Leftist ideology causes South Korea’s regime to cultivate victimhood and resentment of a Japan imagined to have expansionism in its national DNA. The choice by China’s regime is more interesting. Marxism is bankrupt and causes cognitive dissonance as China pursues economic growth by markedly un-Marxist means. So China’s regime, needing a new source of legitimacy, seeks it in memories of resistance to Japanese imperialism.
Actually, most of China’s resistance was by Chiang Kai-shek’s forces, Mao’s enemies. And Mao, to whom there is a sort of secular shrine in Beijing, killed millions more Chinese than even Japan’s brutal occupiers did.
The museum adjacent to Yasukuni says “The Greater East Asian War” began because, when the New Deal failed to banish the Depression, “the only option open to Roosevelt . . . was to use embargoes to force resource-poor Japan into war. The U.S. economy made a complete recovery once the Americans entered the war.” That is disgracefully meretricious — and familiar. For years a small but vocal cadre of Americans — anti-FDR zealots — said approximately that. But neither Koizumi nor Abe includes the museum in his visits to the shrine.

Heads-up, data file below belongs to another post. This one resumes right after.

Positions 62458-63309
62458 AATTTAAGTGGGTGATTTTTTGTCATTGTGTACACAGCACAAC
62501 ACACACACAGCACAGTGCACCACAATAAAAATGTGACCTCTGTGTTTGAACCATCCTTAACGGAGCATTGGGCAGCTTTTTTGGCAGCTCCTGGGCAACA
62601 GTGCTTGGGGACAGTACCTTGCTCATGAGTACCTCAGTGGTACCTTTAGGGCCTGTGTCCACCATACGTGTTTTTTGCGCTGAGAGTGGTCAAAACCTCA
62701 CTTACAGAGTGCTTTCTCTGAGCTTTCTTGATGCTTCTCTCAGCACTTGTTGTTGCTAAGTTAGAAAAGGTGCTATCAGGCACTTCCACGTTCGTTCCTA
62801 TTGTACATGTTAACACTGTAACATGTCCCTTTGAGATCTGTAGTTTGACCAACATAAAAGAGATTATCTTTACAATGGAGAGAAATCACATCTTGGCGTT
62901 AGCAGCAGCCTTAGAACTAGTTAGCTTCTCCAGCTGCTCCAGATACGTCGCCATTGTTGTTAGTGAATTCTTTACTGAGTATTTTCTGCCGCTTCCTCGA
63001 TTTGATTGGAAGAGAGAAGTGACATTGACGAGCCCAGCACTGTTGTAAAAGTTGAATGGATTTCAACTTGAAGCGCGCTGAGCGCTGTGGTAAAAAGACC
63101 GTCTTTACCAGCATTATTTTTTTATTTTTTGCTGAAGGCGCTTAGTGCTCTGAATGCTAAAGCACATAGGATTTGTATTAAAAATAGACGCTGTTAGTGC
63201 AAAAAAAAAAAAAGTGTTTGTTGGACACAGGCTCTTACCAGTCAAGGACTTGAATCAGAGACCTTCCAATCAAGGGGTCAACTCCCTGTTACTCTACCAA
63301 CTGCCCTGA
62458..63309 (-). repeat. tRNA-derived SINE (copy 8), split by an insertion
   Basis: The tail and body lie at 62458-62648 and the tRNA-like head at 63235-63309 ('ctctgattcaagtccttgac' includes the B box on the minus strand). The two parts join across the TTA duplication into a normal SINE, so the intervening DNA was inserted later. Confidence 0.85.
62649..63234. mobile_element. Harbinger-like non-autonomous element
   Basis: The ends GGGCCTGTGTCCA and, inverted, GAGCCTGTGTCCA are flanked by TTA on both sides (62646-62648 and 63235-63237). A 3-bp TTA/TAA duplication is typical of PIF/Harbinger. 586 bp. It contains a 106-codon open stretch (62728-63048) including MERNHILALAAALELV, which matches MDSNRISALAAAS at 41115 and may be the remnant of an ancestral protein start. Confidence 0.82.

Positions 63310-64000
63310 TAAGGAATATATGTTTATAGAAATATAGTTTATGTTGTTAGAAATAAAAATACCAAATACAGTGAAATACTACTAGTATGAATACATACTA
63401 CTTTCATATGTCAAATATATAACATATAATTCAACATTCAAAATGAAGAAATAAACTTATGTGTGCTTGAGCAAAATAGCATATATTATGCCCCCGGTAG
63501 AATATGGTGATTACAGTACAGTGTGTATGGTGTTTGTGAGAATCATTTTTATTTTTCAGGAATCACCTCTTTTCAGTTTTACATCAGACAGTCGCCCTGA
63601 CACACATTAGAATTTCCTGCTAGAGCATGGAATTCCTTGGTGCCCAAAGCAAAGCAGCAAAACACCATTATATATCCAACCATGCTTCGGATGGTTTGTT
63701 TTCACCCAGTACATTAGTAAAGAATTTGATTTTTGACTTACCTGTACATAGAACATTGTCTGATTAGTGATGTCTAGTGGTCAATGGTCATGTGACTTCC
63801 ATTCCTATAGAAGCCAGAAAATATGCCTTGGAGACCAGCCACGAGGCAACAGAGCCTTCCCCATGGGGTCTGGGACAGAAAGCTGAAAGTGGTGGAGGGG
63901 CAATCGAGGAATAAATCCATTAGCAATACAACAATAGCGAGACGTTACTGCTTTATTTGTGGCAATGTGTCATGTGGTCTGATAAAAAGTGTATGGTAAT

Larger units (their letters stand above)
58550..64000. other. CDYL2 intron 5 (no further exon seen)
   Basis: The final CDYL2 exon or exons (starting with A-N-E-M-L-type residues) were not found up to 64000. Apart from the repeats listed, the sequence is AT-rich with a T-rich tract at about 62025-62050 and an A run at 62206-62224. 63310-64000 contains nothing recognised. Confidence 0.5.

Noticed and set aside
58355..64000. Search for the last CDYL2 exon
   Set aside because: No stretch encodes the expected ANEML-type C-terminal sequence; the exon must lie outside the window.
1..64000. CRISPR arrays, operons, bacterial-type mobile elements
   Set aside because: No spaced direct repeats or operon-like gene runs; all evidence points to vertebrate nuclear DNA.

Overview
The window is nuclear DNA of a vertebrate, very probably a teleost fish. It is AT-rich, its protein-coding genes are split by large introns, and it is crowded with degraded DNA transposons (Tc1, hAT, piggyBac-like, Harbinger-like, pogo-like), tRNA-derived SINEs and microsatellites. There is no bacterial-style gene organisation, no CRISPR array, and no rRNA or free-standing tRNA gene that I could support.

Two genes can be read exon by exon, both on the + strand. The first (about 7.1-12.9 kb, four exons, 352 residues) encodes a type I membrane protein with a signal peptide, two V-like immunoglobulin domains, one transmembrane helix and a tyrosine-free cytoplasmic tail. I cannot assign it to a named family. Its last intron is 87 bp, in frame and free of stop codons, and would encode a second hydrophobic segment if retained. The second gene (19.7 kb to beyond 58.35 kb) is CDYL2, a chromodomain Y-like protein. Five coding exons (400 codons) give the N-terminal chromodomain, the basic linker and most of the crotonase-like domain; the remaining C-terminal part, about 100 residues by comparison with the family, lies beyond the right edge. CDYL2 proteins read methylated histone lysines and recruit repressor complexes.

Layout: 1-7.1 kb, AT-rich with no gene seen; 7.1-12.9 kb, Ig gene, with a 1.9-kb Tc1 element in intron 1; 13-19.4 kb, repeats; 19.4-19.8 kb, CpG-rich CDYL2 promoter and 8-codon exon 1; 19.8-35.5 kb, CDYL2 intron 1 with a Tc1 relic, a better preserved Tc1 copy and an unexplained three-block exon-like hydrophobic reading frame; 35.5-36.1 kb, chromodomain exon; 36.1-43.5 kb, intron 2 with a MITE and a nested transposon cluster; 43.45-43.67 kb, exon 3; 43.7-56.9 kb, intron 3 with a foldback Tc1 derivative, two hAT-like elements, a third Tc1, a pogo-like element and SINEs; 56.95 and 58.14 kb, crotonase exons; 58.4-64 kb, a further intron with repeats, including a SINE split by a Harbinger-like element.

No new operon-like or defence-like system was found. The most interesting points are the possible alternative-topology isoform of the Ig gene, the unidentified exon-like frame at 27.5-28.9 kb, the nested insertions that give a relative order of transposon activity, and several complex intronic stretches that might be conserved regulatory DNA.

Things are so bad that, speaking about the incessant incursions by Chinese submarines and military aircraft into Japanese sea and air spaces, a senior Japanese official casually made the startling suggestion that China’s regime, like Japan’s regime before the war, does not fully control its military.
The controversy about Yasukuni should not mystify Americans. With their comparatively minor but still acrimonious arguments about displays of Confederate flags, Americans know how contentious the politics of national memory can be, and they understand the problem of honoring war dead without necessarily honoring the cause for which they died.